French Dip lore grew larger in 1918, when Philippe Mathieu “… inadvertently dropped the sliced french roll into the roasting pan filled with juice still hot from the oven.” This would be the place to now type “… and the rest was history.” It definitely was for French Dip fans, who count Philippe’s as a true centerpoint of savory sandwichdom. (And, yes, Philippe’s can actually trace its history back further, to 1908.)

Courtesy Philippes.com
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  #48935  
Old Posted Sep 21, 2018, 7:43 PM
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  #48936  
Old Posted Sep 21, 2018, 8:36 PM
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Mystery Framework

Quote:
Originally Posted by ethereal_reality View Post
I've often wondered about that framework/contraption in front of the barn-like building to the right of the hotel. (if you look closely you can see numerous guy wires stabilizing it)


detail

If the building is a stable I thought the apparatas might be used to help get hay up into the loft (catapult-style?)
but I don't remember seeing anything like that on a farm.


In this second photograph, taken before the the small shed-like bldg was built, the structure appears to be on sleds so it can be moved around.




As you can see...the guy wires are attached to the sleds.

ultra-close-up

I know that I've pondered this before. I hope I haven't already asked about it on the thread...and forgot.
If I did aske about it before...I don't recall the answer.



which reminds me....

I helped 'put up' hay only once in my life and it almost killed me.
You do so by forming something akin to a bucket brigade [but instead of a bucket you have a bale of hay...Duh]
You work your way tossing the bales up into the hay loft. (often using hay wagons, and stacks, of varying heights)
The problem is...as you toil, and become worn out, the job gets more and more difficult.
The initial stack of hay bales, that had almost reach the hayloft door, becomes lower and lower
thus you had to toss harder...and throw farther...ahhhh...it was awful!

[hence the term 'putting up hay'.
It appears to be a Gallows Turntable used to turn a piece of heavy equipment. Perhaps it was used to turn a horse drawn carriage or wagon. Search the term 'Gallows turntable' for images, I believe you will find an exact match.
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  #48937  
Old Posted Sep 21, 2018, 8:56 PM
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Last edited by August-Marathon; Sep 21, 2018 at 9:04 PM. Reason: Add url
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  #48938  
Old Posted Sep 21, 2018, 10:09 PM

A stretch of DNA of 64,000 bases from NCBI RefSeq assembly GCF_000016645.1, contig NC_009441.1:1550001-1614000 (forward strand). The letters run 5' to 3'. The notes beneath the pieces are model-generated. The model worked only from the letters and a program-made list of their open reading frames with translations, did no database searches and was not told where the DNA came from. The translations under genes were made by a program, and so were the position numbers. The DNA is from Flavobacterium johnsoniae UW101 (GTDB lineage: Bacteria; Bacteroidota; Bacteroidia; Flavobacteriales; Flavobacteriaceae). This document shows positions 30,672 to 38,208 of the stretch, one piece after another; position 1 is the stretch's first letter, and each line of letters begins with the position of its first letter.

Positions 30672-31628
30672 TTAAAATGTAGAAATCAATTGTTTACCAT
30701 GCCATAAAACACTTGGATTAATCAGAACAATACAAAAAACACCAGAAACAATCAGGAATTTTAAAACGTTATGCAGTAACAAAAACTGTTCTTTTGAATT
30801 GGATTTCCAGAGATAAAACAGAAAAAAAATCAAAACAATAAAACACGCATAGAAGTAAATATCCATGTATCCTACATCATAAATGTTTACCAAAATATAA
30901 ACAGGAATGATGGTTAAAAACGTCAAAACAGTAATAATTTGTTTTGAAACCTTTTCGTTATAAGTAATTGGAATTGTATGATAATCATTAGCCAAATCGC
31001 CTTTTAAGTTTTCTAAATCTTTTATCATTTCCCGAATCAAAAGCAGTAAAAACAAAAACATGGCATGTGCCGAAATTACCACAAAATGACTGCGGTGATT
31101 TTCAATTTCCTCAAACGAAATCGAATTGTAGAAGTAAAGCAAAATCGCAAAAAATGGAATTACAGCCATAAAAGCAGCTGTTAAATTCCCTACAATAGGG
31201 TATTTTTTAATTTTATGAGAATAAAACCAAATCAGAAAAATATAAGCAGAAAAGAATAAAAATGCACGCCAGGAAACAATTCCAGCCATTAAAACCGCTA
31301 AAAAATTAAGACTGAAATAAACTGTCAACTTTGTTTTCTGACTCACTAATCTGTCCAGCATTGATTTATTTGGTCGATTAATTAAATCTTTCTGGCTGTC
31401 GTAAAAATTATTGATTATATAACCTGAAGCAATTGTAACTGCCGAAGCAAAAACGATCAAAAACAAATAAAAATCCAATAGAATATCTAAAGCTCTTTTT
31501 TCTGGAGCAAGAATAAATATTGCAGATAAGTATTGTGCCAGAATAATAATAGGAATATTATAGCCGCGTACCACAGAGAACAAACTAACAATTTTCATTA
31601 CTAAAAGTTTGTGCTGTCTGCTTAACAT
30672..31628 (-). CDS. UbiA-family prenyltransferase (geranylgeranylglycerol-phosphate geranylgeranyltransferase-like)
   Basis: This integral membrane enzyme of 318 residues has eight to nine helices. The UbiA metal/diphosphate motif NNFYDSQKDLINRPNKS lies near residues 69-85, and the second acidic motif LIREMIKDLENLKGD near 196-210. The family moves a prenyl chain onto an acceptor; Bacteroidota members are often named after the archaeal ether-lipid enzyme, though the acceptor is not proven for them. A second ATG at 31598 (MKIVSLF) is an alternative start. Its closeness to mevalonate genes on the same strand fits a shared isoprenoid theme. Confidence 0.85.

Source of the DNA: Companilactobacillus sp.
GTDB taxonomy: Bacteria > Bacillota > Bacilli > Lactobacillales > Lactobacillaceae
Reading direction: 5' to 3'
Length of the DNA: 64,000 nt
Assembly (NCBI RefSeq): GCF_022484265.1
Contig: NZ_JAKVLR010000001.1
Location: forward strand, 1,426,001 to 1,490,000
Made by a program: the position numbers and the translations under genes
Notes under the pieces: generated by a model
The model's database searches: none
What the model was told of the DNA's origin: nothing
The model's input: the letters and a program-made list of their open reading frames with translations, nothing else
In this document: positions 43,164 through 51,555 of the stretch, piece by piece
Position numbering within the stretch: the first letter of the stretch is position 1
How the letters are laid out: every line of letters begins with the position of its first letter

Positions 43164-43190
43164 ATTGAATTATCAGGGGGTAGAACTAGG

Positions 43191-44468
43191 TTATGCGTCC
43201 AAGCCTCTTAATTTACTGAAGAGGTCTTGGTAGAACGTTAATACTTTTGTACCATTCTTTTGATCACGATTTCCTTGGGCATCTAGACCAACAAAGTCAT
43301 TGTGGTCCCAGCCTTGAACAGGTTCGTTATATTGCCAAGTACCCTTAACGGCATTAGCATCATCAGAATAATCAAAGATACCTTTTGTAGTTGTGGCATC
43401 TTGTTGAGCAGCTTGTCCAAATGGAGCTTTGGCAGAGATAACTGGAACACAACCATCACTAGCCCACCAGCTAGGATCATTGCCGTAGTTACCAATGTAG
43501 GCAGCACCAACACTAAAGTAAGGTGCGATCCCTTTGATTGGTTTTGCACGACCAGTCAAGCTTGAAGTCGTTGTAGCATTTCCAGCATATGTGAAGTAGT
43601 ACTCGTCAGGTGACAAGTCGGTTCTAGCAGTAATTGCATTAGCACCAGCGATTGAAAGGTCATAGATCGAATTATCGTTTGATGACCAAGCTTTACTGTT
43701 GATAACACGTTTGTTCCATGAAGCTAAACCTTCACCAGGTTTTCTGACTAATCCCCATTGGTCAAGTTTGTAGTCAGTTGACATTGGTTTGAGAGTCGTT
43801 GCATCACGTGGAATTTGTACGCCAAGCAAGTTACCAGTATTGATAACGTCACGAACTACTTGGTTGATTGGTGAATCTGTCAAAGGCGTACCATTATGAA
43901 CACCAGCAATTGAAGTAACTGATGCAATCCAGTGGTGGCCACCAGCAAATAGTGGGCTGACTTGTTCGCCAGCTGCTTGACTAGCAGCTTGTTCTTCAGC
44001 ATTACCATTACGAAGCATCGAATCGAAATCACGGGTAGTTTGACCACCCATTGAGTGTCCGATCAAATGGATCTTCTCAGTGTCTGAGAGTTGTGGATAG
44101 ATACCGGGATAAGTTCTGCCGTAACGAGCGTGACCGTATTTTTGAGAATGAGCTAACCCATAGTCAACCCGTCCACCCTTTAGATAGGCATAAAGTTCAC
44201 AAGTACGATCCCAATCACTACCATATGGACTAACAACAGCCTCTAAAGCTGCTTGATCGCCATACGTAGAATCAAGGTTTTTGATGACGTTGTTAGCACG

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City Hall opening 1928...

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  #48939  
Old Posted Sep 21, 2018, 11:06 PM
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Quote:
Originally Posted by August-Marathon View Post
It appears to be a Gallows Turntable used to turn a piece of heavy equipment. Perhaps it was used to turn a horse drawn carriage or wagon.
Search the term 'Gallows turntable' for images, I believe you will find an exact match.
SOLVED! Thanks so much August-Marathon.
I've been wondering what that thing was for quite some time (long before I finally asked about it).

and there's alot more to it than what meets the eye.

mrh

It would have been quite an expenditure for the hotel to build one of these.



and now I see the circle it makes when it turns. (in the dirt)


Everything's explained except for that half buried mercury space capsule

_

Last edited by ethereal_reality; Sep 21, 2018 at 11:22 PM.
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  #48940  
Old Posted Sep 21, 2018, 11:39 PM
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meanwhile in the immediate vicinity...


'mystery' ferris wheel.


recently reposted by HossC (for comparison)

NO, NOT THIS ONE.



THIS ONE. ha ha gotcha!


exact date unknown.

I didn't realize there was a ferris wheel in that location....that far north and on the east side of the road.

Also note..the ferris wheel didn't exist until the 1893 World's Columbian Exposition [Chicago].....so whoever built this one didn't waste any time.


Did you know ....hold on...dinner's ready
____________


All done. *dabs mouth*

Did you know Ferris's wheel in Chicago had a total capacity 2,160 people! [60 per car].
That's just mind-blowing to me.

(I'm a world's fair buff)

Last edited by ethereal_reality; Sep 22, 2018 at 12:39 AM.